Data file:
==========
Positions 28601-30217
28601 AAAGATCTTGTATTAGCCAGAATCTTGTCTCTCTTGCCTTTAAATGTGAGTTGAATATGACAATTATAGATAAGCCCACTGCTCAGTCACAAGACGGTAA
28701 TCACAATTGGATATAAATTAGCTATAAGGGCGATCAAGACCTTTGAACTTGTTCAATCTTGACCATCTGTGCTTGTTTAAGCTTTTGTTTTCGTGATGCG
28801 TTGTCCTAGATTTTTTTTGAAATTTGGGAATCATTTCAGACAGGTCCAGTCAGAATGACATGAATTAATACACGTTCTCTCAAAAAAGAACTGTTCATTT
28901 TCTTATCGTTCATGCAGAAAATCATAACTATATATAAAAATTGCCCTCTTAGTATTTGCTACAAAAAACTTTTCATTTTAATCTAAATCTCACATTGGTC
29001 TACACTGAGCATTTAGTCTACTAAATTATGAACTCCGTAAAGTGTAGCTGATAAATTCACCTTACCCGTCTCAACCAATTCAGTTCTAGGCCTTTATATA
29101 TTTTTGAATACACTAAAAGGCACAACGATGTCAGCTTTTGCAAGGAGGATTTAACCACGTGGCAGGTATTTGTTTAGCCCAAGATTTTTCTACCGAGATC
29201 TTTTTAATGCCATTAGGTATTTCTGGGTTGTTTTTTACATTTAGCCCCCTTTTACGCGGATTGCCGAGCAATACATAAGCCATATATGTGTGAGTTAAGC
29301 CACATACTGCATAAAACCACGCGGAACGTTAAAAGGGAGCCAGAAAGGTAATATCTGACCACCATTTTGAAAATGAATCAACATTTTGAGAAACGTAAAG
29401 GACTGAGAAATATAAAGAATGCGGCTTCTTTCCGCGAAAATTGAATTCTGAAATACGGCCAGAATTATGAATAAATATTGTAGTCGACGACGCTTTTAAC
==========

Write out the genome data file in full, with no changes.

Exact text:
Positions 28601-30217
28601 AAAGATCTTGTATTAGCCAGAATCTTGTCTCTCTTGCCTTTAAATGTGAGTTGAATATGACAATTATAGATAAGCCCACTGCTCAGTCACAAGACGGTAA
28701 TCACAATTGGATATAAATTAGCTATAAGGGCGATCAAGACCTTTGAACTTGTTCAATCTTGACCATCTGTGCTTGTTTAAGCTTTTGTTTTCGTGATGCG
28801 TTGTCCTAGATTTTTTTTGAAATTTGGGAATCATTTCAGACAGGTCCAGTCAGAATGACATGAATTAATACACGTTCTCTCAAAAAAGAACTGTTCATTT
28901 TCTTATCGTTCATGCAGAAAATCATAACTATATATAAAAATTGCCCTCTTAGTATTTGCTACAAAAAACTTTTCATTTTAATCTAAATCTCACATTGGTC
29001 TACACTGAGCATTTAGTCTACTAAATTATGAACTCCGTAAAGTGTAGCTGATAAATTCACCTTACCCGTCTCAACCAATTCAGTTCTAGGCCTTTATATA
29101 TTTTTGAATACACTAAAAGGCACAACGATGTCAGCTTTTGCAAGGAGGATTTAACCACGTGGCAGGTATTTGTTTAGCCCAAGATTTTTCTACCGAGATC
29201 TTTTTAATGCCATTAGGTATTTCTGGGTTGTTTTTTACATTTAGCCCCCTTTTACGCGGATTGCCGAGCAATACATAAGCCATATATGTGTGAGTTAAGC
29301 CACATACTGCATAAAACCACGCGGAACGTTAAAAGGGAGCCAGAAAGGTAATATCTGACCACCATTTTGAAAATGAATCAACATTTTGAGAAACGTAAAG
29401 GACTGAGAAATATAAAGAATGCGGCTTCTTTCCGCGAAAATTGAATTCTGAAATACGGCCAGAATTATGAATAAATATTGTAGTCGACGACGCTTTTAAC